A lot has changed since Holly Foster took her first yoga class twelve years ago in a rented room at Grace Lutheran Church in Niskayuna.
For Foster, yoga has changed from a curiosity to a reliable, twice-weekly ritual to look forward to each Tuesday and Friday. Grace Lutheran has since closed, and Lisa Alexander, Foster’s first yoga instructor, has her own studio, Soluna Yoga on Balltown Road.
“I just thought it would be a good way to stretch out,” Foster said. “It’s much more than that.”
The constant in Foster’s yoga practice has been Alexander, who has remained her teacher since the beginning and is now a close friend.
That’s why Jan. 2, the tenth anniversary of Soluna Yoga’s opening, will be a big day for both women.
“It has gone by very fast,” said Alexander, who surprised herself by staying in the yoga profession for a dozen years and counting. Until becoming a yoga instructor, she was something of a career hopper, with stints as a hairdresser, a seventh-grade teacher and an adjunct college professor.
“When they first had me sign the lease, I was like, ‘Five years? There’s no way,’ ” she recalled. But instead of itching to move on, she’s looking to expand her business. She recently added massages to the list of services at Soluna, and she hopes to add opportunities for people to learn about the spiritual practice of reiki, bring in a nutritionist, and add other wellness services.
Alexander has been celebrating the upcoming anniversary since mid-autumn, when she offered free classes and held raffles at the Schenectady Greenmarket to promote Soluna.
She’ll continue to mark the studio’s tenth birthday by offering free classes to the community on Saturdays in January, and finally, by holding a grand re-opening ceremony in March.
Though her career path has often shifted, her previous experiences inform her passion for teaching yoga to her students. Alexander said one thing that stands out with Soluna is a focus on consistency: Students sign up for an eight-week series of classes, rather than taking an assortment of different ones.
“What I do here is really educate people,” she said. “I’m pretty strict about, if you’re a beginner, you can’t come into a vinyasa class.”
The idea is to make sure all her students feel capable of enjoying class. Progressing too quickly can make people feel like they’re not good at yoga, when really, anyone can do it.
“I’ve seen so many people get discouraged,” Alexander said.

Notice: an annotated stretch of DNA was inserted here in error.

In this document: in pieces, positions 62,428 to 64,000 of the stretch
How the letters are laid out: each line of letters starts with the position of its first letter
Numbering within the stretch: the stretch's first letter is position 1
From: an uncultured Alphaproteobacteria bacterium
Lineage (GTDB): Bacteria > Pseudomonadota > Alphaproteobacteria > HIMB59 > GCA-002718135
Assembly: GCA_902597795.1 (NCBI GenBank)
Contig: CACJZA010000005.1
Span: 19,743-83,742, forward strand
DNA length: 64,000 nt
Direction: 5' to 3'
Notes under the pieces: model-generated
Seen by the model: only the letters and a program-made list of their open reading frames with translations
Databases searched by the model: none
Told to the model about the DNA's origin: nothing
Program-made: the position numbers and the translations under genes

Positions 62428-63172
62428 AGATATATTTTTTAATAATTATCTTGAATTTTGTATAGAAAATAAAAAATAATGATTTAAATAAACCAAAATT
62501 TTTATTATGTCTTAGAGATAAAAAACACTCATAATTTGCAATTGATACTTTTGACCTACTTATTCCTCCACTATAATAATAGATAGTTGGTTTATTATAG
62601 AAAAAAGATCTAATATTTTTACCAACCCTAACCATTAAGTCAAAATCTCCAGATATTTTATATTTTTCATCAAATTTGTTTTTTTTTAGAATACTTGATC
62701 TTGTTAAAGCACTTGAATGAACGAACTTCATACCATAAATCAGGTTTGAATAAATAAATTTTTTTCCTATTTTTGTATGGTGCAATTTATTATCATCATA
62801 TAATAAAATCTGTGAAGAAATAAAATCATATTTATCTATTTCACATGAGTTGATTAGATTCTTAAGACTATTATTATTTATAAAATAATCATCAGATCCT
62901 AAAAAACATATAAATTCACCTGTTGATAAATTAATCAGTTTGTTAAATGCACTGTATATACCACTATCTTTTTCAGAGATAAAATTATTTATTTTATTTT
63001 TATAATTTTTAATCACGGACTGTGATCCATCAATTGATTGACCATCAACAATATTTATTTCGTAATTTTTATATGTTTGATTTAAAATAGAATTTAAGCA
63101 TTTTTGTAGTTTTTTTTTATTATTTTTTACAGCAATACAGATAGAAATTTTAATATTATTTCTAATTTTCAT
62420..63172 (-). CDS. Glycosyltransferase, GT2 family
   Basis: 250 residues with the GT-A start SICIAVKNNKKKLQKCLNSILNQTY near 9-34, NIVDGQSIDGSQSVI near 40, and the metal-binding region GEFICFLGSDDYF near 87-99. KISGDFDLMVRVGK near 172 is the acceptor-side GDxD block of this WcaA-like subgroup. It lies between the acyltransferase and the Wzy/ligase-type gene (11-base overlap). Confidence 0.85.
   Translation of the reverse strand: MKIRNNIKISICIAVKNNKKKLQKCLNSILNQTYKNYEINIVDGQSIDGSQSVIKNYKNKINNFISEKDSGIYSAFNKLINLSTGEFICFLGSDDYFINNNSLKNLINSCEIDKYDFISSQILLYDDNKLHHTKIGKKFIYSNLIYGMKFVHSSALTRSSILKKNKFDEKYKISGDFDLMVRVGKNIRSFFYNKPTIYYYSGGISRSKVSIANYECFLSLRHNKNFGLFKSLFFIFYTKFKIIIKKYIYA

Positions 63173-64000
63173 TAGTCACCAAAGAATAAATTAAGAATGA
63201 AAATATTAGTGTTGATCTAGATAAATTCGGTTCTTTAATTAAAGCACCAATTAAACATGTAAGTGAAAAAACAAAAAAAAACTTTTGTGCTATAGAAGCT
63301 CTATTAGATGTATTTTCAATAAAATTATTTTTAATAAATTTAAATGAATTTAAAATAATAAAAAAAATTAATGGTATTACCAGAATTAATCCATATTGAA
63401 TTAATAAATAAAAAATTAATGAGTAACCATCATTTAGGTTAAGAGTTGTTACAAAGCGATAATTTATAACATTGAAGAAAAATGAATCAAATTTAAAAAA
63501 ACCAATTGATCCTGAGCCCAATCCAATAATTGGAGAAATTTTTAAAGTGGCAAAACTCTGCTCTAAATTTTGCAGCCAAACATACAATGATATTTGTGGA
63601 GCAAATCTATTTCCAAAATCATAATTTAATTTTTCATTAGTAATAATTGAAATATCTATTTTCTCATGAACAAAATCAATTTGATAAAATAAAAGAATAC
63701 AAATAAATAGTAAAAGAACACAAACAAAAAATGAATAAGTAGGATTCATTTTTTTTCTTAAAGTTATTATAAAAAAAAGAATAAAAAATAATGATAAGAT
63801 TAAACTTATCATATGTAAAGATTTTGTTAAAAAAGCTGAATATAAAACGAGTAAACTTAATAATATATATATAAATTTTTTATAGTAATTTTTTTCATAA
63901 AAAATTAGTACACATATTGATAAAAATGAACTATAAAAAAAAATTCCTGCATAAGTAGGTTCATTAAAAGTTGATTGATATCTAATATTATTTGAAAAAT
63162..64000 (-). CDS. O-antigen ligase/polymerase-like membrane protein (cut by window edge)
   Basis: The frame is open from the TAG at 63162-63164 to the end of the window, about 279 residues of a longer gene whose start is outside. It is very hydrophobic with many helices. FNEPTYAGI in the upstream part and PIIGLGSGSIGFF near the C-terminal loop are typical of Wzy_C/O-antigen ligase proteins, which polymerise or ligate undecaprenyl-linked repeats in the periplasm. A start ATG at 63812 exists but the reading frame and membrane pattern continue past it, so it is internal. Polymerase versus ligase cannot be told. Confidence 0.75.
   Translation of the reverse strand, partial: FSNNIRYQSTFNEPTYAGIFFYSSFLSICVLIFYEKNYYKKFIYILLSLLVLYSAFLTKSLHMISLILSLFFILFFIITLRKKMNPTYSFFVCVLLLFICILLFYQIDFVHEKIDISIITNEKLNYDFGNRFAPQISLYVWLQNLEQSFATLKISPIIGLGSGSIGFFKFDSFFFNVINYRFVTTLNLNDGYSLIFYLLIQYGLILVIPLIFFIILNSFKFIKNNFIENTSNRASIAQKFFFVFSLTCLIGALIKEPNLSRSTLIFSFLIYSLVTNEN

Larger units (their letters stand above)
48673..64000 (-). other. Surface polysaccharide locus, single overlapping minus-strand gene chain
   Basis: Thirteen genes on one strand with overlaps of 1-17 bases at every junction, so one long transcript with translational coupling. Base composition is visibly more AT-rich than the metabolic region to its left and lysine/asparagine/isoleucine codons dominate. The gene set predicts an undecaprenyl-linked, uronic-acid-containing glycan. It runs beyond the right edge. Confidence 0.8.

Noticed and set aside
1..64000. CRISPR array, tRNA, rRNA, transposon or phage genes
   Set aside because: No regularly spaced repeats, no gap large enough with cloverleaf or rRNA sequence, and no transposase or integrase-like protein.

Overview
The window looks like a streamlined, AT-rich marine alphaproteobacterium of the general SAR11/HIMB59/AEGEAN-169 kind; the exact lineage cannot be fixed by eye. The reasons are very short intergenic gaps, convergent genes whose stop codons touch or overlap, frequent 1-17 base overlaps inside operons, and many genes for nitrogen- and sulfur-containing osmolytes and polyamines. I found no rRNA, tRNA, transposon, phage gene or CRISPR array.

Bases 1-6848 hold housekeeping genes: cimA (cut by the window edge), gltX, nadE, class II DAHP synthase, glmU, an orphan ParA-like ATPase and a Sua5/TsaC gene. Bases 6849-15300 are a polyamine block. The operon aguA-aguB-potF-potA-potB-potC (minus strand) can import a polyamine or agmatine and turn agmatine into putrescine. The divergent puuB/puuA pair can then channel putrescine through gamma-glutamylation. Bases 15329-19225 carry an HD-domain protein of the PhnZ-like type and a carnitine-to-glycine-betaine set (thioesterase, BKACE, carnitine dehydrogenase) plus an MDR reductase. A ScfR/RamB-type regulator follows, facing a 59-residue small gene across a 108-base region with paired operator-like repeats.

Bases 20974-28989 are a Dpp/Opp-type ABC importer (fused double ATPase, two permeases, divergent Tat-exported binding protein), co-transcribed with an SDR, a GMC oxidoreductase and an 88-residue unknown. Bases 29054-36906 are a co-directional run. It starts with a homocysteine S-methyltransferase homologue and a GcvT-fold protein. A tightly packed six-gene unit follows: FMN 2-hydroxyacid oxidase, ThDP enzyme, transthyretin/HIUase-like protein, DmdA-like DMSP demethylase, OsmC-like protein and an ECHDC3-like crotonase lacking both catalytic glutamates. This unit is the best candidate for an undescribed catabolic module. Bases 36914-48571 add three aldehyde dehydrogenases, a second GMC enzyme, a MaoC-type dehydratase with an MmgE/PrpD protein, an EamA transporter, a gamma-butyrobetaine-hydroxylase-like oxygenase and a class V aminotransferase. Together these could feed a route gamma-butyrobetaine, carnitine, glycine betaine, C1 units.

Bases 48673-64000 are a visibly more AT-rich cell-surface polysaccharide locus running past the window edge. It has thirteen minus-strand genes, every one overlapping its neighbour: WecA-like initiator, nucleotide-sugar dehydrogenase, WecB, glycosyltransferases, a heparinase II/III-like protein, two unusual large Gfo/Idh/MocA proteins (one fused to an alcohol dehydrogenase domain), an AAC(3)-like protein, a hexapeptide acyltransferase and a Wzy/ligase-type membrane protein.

Foster agreed that incremental growth over years of practice keeps yoga interesting.
“You’d think I’d get bored,” she said.
In addition to simply enjoying herself, Foster said she wouldn’t give up yoga because she’s noticed significant physical benefits that come from slowly building strength and flexibility. She credits yoga with recovery from a major health problem about ten years ago.
Just recently, she slipped on a patch of ice after a winter storm; she’s convinced her injuries would’ve been more serious if she didn’t have yoga to help her stay fit.
Alexander also said encouraging students to return consistently to the same class, with the same teacher, also creates a sense of cohesion among students.
“It’s being committed to at least one, at least once a week,” she said. “It builds this community because they’re in class with each other.”
Foster said forging those friendships is one part of what has kept her coming back to Soluna for the entire decade it’s been open.
“It’s — well, not like going to the bar, but everybody knows you,” she said with a laugh.
And it’s not just the students who have displayed admirable personal growth. Foster said Alexander has also changed as an instructor in noticeably positive ways.
“She has grown more confident,” Foster said. “Now she offers teacher training.”
Soluna’s first class of yoga teachers will graduate in April 2015, certified and ready to pass their knowledge on to new students.
In turn, those new teachers will continue to inspire people to live happier, healthier lives through yoga for years to come. “It helps you center yourself and learn what’s important in life,” Foster said.
“We all have good, and we tend to forget that,” she added.